George Washington Littlehales, born in Pottsville, Pa., 14 October 1860, graduated from the Naval Academy 9 June 1883. He resigned from the Navy 2 years later to join the Hydrographic Office. An eminent mathematician, oceanographer, and civil engineer, Littlehales compiled many publications in navigation, terrestrial magnetism, and oceanography. He served as chairman of the Section of Physical Oceanography, American Geophysical Union, and as vice president of the Section of Oceanography, International Union of Geodesy and Geophysics. He was a member of the Washington Academy of Science, the Philosophical Society, and the American Society of Naval Engineers. From 1919 until retirement, Littlehales ably represented the United States at numerous hydrographic congresses and councils throughout the world.
Littlehales died 12 August 1943 at Washington, D.C.
(PCS-1388: displacement 245 tons; length 136 feet; beam 23 feet 4 inches; draft 8 feet 7 inches; speed 14 knots; complement 21; armament 1 3-inch gun, 2 20mm, 2 depth charge tracks, 4 depth charge projectors; class PCS-1376)
The first Littlehales was laid down as PCS-1388 17 December 1942 by Robert Jacob Inc., City Island, N.Y.; launched 17 July 1943; sponsored by Miss Elaine B. Wolfe; and commissioned 11 December 1943, Lt(jg). Garrard C. M. Post, USNR, in command.
After shakedown in the Florida Keys during February 1944, and patrol duty off Trinidad, the new patrol craft transited the Panama Canal in June and arrived San Diego 7 July. The following month PCS-1388 sailed to Pearl Harbor for conversion to a hydrographic survey ship, reporting for duty 10 December 1944.
On 25 January she sailed via Pearl Harbor and Saipan, for the assault on Iwo Jima, arriving about dawn on D-Day, 17 February 1945. All that morning she stood off the beaches, while marines stormed ashore through treacherous surf and deadly Japanese mortar fire. About 1400 a landing party departed the ship to erect a navigational light ashore and returned 4 hours later, mission accomplished. Meanwhile bad weather postponed a survey and sounding operation to chart safe anchorages for the inbound transports. Four days later, as the weather slackened, the ship started dropping sound buoys and plotting the crucial data. With the signal lights rigged ashore and anchorages well charted, the ship sailed for Saipan 28 February, en route to the Philippines. The ship arrived off Leyte 13 March and, after being redesignated AGS-7 and named Littlehales on 20 March, got underway for Okinawa on the 25th.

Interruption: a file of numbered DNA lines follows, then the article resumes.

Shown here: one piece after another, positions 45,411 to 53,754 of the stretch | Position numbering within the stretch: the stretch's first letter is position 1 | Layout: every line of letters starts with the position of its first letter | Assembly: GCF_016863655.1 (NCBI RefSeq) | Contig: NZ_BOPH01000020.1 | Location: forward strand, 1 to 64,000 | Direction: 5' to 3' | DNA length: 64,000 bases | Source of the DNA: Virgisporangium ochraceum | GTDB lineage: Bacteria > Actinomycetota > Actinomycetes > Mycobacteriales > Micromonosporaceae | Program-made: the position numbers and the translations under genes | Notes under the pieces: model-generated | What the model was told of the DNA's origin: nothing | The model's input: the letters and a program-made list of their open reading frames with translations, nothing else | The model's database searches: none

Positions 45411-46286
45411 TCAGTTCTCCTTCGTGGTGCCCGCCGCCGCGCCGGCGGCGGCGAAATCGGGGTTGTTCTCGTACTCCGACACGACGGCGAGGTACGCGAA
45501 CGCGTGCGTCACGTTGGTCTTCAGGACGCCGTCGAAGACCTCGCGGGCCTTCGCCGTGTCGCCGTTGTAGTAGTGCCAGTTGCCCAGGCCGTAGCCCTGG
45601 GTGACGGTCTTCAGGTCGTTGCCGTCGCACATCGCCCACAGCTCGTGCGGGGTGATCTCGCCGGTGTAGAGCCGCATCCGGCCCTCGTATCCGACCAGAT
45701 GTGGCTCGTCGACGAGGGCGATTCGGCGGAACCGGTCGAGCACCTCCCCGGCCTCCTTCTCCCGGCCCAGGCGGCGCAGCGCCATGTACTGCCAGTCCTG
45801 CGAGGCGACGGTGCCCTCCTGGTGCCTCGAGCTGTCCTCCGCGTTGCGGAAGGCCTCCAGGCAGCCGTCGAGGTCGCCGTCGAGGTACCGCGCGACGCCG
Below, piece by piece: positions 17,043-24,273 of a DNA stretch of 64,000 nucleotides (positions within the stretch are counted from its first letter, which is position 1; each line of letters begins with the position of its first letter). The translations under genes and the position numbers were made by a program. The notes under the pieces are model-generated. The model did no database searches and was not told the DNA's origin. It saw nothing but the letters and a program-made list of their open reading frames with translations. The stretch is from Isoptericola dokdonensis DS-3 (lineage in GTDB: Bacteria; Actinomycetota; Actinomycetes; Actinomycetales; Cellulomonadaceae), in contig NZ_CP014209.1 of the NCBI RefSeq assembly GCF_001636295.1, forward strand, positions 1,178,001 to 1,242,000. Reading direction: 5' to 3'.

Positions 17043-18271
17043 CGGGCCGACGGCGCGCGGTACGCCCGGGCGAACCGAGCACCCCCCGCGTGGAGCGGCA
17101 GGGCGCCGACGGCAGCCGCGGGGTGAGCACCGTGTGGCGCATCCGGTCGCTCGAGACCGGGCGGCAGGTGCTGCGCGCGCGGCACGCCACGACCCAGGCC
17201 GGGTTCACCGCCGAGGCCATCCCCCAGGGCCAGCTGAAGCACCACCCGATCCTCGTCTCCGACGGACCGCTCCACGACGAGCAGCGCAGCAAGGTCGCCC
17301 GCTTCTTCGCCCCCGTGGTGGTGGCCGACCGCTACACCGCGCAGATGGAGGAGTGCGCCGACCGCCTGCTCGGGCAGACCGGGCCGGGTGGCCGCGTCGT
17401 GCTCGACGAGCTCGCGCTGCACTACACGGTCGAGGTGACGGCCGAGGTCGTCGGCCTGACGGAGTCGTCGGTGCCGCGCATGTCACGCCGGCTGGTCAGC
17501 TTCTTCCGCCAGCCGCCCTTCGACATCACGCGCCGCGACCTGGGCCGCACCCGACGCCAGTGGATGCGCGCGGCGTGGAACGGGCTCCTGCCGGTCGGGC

The ship operated off Okinawa for the next five months, locating navigable channels for the big transports, and making a complete hydrographic survey of the surrounding waters. Detached from Service Squadron 12 on 22 August, she steamed to Leyte for overhaul, arriving 1 September after surviving a large typhoon.
After overhaul the ship conducted far-flung hydrographic operations, charting harbors in Japan, the Ryukyus, and Saipan. Littlehales departed Saipan for the west coast 17 April 1946 and arrived 23 May at San Francisco.
During the next two years, Littlehales surveyed along the west coast and in Hawaiian waters, collecting oceanographic data. The ship left the west coast 11 July 1948, transited the Panama Canal, and arrived New York Naval Shipyard 10 August.
The surveying ship steamed for Gibraltar 9 September en route to Suez and extensive data gathering in the Red Sea and Persian Gulf. With the temperature often climbing to well over 100°, Littlehales surveyed the harbors of Aden, Arabia, and Fahuhil, Kuwait, and sounded the depths of the Persian Gulf. She sailed from Kuwait 5 April 1949 en route the Suez Canal, Gibraltar, and New York, conducting oceanic soundings from the coast of Spain to the United States. She arrived 4 June at the New York Naval Shipyard. Littlehales decommissioned 12 October 1949 and was sold to Haylew Fisheries, Inc., Reedville, Va., 24 January 1950.
26 November 2004